Journal article
Utilization of semi-natural grassland through integrated generation of solid fuel and biogas from biomass. II. Effects of hydrothermal conditioning and mechanical dehydration on anaerobic digestion of press fluids



Publication Details
Authors:
Richter, F.; Graß, R.; Fricke, T.; Wachendorf, M.; Zerr, W.
Publication year:
2009
Journal:
Grass and Forage Science
Pages range:
354-363
Volume number:
64
Start page:
354
End page:
363
ISSN:
0142-5242

Abstract
A procedure (Integrated Generation of Solid Fuel and Biogas from Biomass, IFBB) was developed which uses a screw press to separate the readily digestible constituents of mature grassland biomass into a press fluid for conversion into biogas and a fibrous press cake for processing into a solid fuel. Effects of mechanical dehydration and prior hydrothermal conditioning at different temperatures (5, 60 and 80 degrees C) on concentrations of organic compounds in the press fluid and on methane production in batch experiments were evaluated for five semi-natural grasslands typical of mountain areas of Germany. Results show that the crude protein concentration of the press fluids was higher and crude fibre concentration was lower than that of the parent material (herbage conserved as silage). Digestion tests in batch fermenters showed that the methane yield of the press fluids was double [397-426 normal litre (NL) kg-1 volatile solids (VS) after 13 d] that of the whole-crop grassland silage (218 NL kg-1 VS after 27 d) but no consistent effect of higher temperature during conditioning was observed. Within 13 d of fermentation the decomposition of the organic matter (OM) that occurred in the press fluids was 0 center dot 90, whereas after 27 d of fermentation more than 0 center dot 40 of the OM remained undigested in the whole-crop silage, pointing at a marked reduction in retention time for anaerobic digestion of press fluids in continuous systems. Press fluids produced 0 center dot 90 of the maximum methane yield after 4 to 7 d compared with 19 days for the whole-crop silage.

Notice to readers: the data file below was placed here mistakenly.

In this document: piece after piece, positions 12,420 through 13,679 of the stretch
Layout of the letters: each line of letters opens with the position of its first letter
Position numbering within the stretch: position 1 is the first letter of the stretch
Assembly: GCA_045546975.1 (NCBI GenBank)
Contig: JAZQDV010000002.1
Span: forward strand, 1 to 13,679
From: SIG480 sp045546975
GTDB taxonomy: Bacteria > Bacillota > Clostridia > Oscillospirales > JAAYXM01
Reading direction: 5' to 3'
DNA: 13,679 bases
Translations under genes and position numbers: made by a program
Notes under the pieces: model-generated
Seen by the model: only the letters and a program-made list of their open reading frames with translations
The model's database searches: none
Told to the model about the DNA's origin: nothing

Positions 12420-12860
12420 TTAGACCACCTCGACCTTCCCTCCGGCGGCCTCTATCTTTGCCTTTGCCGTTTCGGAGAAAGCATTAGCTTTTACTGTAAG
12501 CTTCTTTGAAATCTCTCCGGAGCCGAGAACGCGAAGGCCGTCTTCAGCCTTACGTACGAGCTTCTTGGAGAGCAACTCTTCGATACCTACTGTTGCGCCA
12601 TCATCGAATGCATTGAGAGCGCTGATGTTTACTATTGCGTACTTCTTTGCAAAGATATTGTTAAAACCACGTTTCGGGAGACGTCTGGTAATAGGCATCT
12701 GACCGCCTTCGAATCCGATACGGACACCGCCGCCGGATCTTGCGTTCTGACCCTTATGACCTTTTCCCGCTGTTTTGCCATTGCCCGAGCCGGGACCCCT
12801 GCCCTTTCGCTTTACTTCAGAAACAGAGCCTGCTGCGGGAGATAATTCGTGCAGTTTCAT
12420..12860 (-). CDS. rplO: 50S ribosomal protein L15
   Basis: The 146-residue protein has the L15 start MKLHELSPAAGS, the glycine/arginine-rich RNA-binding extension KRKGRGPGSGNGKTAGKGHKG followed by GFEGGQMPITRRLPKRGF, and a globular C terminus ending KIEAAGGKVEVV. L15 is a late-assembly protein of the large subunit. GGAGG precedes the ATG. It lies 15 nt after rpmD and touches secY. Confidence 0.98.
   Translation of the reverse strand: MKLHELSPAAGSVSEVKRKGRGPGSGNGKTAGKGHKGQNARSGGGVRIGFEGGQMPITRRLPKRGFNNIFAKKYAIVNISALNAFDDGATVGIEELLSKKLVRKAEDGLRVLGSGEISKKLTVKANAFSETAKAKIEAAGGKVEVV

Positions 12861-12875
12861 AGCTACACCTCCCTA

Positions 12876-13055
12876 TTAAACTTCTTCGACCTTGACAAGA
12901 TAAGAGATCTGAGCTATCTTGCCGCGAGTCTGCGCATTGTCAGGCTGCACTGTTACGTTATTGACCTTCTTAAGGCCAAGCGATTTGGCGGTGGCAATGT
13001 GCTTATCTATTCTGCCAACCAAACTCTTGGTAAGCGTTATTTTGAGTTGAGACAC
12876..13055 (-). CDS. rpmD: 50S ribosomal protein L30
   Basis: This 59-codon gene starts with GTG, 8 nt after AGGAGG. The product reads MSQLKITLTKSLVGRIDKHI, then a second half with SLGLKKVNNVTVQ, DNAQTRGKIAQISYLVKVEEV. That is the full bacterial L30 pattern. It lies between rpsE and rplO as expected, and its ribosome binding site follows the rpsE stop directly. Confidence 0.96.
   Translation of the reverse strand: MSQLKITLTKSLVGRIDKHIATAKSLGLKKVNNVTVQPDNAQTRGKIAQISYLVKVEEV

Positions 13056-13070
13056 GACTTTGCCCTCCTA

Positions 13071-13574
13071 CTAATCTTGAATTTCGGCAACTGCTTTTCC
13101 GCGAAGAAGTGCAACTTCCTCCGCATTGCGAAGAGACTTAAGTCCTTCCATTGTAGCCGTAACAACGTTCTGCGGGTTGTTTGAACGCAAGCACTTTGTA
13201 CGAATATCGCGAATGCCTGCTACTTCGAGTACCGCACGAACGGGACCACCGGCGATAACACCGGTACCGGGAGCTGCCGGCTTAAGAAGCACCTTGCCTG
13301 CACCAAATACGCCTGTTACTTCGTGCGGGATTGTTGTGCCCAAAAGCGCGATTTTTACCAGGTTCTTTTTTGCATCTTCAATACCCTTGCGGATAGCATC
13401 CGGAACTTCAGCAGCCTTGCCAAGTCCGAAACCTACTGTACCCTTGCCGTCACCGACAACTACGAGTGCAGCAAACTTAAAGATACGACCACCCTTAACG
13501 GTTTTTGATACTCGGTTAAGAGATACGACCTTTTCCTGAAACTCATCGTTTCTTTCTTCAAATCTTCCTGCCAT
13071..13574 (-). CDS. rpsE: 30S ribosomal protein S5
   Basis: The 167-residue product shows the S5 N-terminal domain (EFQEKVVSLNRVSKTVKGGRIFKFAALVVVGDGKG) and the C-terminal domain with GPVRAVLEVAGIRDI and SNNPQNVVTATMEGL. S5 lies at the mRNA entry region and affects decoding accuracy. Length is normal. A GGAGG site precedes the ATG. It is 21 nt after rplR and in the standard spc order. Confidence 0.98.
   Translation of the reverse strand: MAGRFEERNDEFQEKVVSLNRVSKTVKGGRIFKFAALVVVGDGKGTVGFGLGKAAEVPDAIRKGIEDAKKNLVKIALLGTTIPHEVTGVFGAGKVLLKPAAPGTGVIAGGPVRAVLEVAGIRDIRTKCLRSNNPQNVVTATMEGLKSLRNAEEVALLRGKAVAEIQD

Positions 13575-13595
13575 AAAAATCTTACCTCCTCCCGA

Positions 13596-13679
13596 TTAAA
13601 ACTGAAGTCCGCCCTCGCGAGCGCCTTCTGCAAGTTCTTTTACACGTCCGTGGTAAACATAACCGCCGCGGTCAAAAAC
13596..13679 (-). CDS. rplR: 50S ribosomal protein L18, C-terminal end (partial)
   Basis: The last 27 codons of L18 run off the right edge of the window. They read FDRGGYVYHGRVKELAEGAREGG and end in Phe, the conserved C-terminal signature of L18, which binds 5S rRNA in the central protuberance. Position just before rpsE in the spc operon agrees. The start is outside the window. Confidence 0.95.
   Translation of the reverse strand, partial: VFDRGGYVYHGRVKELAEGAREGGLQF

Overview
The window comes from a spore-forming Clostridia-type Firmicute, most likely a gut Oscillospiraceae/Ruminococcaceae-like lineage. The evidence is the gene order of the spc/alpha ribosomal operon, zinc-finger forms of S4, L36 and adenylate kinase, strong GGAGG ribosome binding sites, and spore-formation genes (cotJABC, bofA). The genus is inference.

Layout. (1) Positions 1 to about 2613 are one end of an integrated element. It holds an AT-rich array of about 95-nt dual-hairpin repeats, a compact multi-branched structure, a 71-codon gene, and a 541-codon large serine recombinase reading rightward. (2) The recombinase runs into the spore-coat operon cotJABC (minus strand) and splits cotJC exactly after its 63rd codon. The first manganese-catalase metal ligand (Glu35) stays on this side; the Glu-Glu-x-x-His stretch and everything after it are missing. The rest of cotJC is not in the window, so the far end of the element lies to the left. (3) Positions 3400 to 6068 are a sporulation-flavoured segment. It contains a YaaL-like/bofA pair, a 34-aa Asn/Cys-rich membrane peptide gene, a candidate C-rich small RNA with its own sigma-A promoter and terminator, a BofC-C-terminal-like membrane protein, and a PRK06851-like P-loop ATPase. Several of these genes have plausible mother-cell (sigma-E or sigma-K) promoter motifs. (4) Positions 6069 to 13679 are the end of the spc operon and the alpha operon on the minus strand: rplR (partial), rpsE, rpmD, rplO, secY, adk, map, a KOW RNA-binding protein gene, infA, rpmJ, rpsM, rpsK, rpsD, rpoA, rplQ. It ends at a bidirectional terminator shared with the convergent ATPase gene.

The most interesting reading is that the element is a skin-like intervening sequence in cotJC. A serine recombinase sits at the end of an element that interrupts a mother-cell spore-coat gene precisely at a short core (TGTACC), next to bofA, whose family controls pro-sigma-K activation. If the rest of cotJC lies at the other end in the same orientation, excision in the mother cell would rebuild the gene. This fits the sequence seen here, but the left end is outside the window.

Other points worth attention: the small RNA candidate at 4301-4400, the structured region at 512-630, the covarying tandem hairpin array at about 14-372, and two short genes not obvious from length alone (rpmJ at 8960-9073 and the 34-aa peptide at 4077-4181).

Last updated on 2019-01-11 at 16:06